23 January 2010

Guest blog: Why Fair Trade Changed My World

Working in an industry where we’re always searching for something new to excite our customers, it’s easy to forget that there are many people behind the products we offer those customers.
Whether you source items from local artisans or those manufactured by large factories in China, the fact of the matter is that someone was responsible for making those items. And the question we should ask ourselves as retailers is: Are we hurting others in the process of merchandising our shops with beautiful items?
I first learned of fair trade almost a decade ago when I was working in the gift and home industry for a large trade show producer. I love the little shops that dot Main Street and was overwhelmed by the choices of tantalizing products awaiting retailers down every aisle and showroom. How could they choose, I asked myself?
As I spoke with retailers and manufacturers, it became clear that prices, next to products, were very important to them. And in order to keep prices low, the cost of producing the products had to be as low as possible. Well, someone had to “pay the price” of keeping prices low and you can imagine who has to bear the brunt – those who toil to make the products.
Fair trade, at its very core, is about paying those who make the products a fair wage. It also means they are working in decent working conditions and do not employ sweatshop or child labor. This concept made so much sense to me – why would I ever want to sell (or wear or use something) when I knew another person had to suffer for me to have it?
I launched World Shoppe as a way to offer beautiful and on-trend gifts and home accessories that were all handmade and fair trade to test my idea – Is there a market to support fair trade? Is there ever! World Shoppe quickly gained steam and within a few weeks of going live, I received a call from a national consumer fashion magazine editor who wanted to feature three of the items from the site in its holiday gift guide. Within two months I was shipping out hundreds of gifts and home accessories all over the country.
Last year I had the opportunity to visit with artisans in South Africa where I was able to work one-on-one to create a beautiful collection of copper and brass jewelry. The designs are new to the United States and definitely not for the wallflowers. The necklaces are more statement pieces, the cuffs are to be noticed and the earrings will complement almost any outfit – day or night.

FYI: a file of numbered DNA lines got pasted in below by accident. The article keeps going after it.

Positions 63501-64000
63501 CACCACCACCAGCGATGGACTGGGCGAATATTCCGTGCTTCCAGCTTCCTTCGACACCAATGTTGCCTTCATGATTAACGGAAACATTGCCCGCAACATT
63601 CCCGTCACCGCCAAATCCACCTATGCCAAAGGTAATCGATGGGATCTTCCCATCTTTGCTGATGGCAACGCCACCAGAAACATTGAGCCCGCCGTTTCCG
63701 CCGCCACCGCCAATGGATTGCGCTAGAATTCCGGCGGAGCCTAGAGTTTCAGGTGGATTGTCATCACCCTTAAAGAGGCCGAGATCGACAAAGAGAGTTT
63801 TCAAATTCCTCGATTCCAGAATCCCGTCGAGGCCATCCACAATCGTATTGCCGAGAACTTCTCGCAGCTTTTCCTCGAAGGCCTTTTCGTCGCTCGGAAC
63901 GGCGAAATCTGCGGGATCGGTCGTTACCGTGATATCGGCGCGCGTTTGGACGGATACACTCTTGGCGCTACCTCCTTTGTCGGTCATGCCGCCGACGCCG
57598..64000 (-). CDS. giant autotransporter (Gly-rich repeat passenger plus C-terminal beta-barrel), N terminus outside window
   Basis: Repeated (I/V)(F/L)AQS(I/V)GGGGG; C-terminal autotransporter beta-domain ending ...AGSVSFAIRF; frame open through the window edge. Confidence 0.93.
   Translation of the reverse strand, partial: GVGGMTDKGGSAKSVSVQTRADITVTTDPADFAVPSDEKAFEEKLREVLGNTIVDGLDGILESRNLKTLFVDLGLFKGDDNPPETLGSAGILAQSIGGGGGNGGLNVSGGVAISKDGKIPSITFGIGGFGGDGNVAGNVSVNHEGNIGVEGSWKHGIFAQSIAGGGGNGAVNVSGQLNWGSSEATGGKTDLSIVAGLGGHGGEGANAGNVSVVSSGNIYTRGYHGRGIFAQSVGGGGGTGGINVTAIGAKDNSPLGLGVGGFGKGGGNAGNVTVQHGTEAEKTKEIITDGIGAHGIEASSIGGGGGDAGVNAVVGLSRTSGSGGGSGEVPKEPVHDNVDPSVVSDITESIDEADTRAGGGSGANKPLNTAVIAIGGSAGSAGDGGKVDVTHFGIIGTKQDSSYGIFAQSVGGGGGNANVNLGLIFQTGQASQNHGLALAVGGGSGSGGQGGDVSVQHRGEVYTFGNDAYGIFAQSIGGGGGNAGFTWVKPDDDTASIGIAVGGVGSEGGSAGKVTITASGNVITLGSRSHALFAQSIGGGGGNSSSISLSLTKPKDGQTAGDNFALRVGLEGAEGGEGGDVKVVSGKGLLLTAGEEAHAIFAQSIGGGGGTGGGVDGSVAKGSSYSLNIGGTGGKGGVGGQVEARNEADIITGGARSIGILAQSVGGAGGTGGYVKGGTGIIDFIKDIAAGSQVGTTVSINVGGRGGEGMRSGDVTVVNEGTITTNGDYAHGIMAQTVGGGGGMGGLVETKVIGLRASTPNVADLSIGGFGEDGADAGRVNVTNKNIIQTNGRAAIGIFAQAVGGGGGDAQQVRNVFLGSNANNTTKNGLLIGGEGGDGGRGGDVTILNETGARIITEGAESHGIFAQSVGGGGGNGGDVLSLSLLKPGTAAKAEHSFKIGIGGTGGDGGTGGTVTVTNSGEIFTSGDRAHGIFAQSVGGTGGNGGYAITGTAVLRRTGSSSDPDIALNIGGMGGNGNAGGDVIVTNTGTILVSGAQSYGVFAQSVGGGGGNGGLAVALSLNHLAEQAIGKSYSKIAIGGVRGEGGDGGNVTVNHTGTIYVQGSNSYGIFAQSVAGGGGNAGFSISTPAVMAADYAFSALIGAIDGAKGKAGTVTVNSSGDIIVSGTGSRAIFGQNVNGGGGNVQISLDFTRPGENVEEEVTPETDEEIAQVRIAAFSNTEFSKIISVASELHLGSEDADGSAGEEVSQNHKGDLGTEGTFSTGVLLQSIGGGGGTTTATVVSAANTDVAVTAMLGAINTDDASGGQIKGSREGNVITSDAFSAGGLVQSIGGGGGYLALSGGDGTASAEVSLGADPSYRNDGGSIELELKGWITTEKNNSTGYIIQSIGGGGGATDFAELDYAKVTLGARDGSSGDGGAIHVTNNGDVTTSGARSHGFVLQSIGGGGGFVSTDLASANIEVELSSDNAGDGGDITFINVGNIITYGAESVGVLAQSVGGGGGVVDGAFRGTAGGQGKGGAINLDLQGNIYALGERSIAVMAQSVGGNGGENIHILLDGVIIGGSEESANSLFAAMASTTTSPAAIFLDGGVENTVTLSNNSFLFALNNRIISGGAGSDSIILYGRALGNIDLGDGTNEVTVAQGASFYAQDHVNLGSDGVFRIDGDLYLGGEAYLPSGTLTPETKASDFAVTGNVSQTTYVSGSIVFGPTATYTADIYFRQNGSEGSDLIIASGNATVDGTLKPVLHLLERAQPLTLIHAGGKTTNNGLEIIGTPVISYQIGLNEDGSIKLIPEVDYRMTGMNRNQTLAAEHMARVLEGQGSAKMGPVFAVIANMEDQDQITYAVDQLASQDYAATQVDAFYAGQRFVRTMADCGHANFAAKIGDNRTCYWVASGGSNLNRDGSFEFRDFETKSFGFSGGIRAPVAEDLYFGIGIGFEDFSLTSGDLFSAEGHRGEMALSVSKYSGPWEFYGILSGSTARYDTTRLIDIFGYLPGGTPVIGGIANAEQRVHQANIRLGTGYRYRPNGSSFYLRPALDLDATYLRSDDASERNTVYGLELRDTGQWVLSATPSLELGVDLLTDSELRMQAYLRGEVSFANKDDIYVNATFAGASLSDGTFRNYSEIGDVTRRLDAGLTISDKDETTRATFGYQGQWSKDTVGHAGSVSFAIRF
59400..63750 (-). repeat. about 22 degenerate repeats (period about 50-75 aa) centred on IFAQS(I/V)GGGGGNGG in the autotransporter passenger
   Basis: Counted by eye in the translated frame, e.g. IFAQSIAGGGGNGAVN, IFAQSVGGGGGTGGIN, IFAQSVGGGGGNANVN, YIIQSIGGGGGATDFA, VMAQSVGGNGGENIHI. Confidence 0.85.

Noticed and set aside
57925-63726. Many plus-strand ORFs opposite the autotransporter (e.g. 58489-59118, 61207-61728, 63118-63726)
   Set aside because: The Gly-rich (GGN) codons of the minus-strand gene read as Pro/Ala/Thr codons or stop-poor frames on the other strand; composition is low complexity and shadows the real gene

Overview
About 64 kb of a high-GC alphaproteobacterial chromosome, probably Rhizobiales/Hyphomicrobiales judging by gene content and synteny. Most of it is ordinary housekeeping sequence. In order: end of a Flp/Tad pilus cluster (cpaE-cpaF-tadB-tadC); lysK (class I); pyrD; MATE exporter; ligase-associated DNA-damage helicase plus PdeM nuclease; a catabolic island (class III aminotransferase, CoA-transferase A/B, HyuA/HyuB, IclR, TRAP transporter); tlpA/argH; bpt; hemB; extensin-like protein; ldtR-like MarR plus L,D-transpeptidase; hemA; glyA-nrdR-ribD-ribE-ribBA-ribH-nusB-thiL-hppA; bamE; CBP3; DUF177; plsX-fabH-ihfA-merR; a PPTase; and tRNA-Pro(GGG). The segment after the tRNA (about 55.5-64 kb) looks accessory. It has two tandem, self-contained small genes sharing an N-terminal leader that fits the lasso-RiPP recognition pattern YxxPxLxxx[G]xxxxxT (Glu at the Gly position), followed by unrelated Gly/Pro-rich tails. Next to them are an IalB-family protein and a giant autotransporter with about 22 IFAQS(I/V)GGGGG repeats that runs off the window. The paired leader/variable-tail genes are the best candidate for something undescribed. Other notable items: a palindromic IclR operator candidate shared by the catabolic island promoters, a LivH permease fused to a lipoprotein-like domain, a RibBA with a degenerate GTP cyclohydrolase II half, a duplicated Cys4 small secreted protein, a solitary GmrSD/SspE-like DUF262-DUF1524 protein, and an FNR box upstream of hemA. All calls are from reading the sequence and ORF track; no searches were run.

Within days of U.S. Customs releasing my shipment, I had my first retail customer who also offered to host a launch party for the new line. Within two weeks, I had three more. Are American consumers ready for fair trade? Absolutely.
Is fair trade easy? Not always, since you’re often working with developing countries strife with political or other type of turmoil. Postal office strikes, lack of road access, not properly marking products with country of origin and having your packages held up at U.S. Customs are all very real issues that affect packages coming into the United States. Nonetheless, the rewards of positively affecting another person’s life is what motivates me daily.
So next time you’re eyeing some new gifts or home accents for your shop, take a moment to ask another critical question after you ask about the prices or minimums – how is the product made? While no one will tell you the item has been created using sweatshop or child labor, the answers may surprise you – positively or negatively.
For a list of organizations currently wholesaling fair trade gifts and home accessories, visit the Fair Trade Federation. The non-profit also lists organizations exhibiting at various gift and home trade shows throughout the country, making it ways to find, and source, socially-responsible merchandise for your shops!

Megy Karydes is founder of World Shoppe), a fair trade retailer and wholesaler of handmade jewelry from South Africa. You can contact her at megy [at] World-Shoppe [dot] com

1 comment:

  1. It just goes to show that businesses can survive and thrive while still doing the right thing.

    I agree that we should all be aware where items we sell and purchase come from and your post has reminded me of that.

    Good luck with World Shoppe and I hope you and your business prosper.

    Kimberly Aardal
    Publisher, EveryDayRockingChairs.com


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